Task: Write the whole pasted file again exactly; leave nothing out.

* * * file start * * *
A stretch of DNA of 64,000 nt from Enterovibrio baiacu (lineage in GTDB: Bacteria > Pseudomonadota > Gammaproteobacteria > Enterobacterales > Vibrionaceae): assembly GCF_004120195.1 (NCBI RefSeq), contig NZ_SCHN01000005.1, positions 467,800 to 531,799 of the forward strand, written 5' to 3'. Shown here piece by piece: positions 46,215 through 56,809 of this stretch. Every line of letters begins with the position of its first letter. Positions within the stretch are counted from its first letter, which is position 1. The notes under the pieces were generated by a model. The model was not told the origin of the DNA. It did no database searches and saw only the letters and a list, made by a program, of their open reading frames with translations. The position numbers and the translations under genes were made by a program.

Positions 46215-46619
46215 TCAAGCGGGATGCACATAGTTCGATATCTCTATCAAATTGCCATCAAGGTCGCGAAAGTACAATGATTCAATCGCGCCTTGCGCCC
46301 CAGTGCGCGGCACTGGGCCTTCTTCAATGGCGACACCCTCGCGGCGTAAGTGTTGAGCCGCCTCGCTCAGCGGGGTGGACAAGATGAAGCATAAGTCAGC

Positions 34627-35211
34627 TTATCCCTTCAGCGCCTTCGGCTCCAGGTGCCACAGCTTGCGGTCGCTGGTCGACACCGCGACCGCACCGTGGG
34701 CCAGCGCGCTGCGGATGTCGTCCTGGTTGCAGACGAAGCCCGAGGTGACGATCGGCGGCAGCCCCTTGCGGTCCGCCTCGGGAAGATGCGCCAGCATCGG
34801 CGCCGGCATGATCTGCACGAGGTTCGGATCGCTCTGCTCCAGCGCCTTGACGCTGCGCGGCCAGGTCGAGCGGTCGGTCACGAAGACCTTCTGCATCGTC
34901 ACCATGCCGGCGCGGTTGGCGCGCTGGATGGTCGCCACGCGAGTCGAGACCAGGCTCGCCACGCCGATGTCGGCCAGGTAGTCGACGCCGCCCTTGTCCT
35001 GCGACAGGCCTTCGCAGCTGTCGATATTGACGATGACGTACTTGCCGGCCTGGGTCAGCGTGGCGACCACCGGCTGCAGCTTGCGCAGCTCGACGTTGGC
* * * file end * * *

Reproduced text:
A stretch of DNA of 64,000 nt from Enterovibrio baiacu (lineage in GTDB: Bacteria > Pseudomonadota > Gammaproteobacteria > Enterobacterales > Vibrionaceae): assembly GCF_004120195.1 (NCBI RefSeq), contig NZ_SCHN01000005.1, positions 467,800 to 531,799 of the forward strand, written 5' to 3'. Shown here piece by piece: positions 46,215 through 56,809 of this stretch. Every line of letters begins with the position of its first letter. Positions within the stretch are counted from its first letter, which is position 1. The notes under the pieces were generated by a model. The model was not told the origin of the DNA. It did no database searches and saw only the letters and a list, made by a program, of their open reading frames with translations. The position numbers and the translations under genes were made by a program.

Positions 46215-46619
46215 TCAAGCGGGATGCACATAGTTCGATATCTCTATCAAATTGCCATCAAGGTCGCGAAAGTACAATGATTCAATCGCGCCTTGCGCCC
46301 CAGTGCGCGGCACTGGGCCTTCTTCAATGGCGACACCCTCGCGGCGTAAGTGTTGAGCCGCCTCGCTCAGCGGGGTGGACAAGATGAAGCATAAGTCAGC

Positions 34627-35211
34627 TTATCCCTTCAGCGCCTTCGGCTCCAGGTGCCACAGCTTGCGGTCGCTGGTCGACACCGCGACCGCACCGTGGG
34701 CCAGCGCGCTGCGGATGTCGTCCTGGTTGCAGACGAAGCCCGAGGTGACGATCGGCGGCAGCCCCTTGCGGTCCGCCTCGGGAAGATGCGCCAGCATCGG
34801 CGCCGGCATGATCTGCACGAGGTTCGGATCGCTCTGCTCCAGCGCCTTGACGCTGCGCGGCCAGGTCGAGCGGTCGGTCACGAAGACCTTCTGCATCGTC
34901 ACCATGCCGGCGCGGTTGGCGCGCTGGATGGTCGCCACGCGAGTCGAGACCAGGCTCGCCACGCCGATGTCGGCCAGGTAGTCGACGCCGCCCTTGTCCT
35001 GCGACAGGCCTTCGCAGCTGTCGATATTGACGATGACGTACTTGCCGGCCTGGGTCAGCGTGGCGACCACCGGCTGCAGCTTGCGCAGCTCGACGTTGGC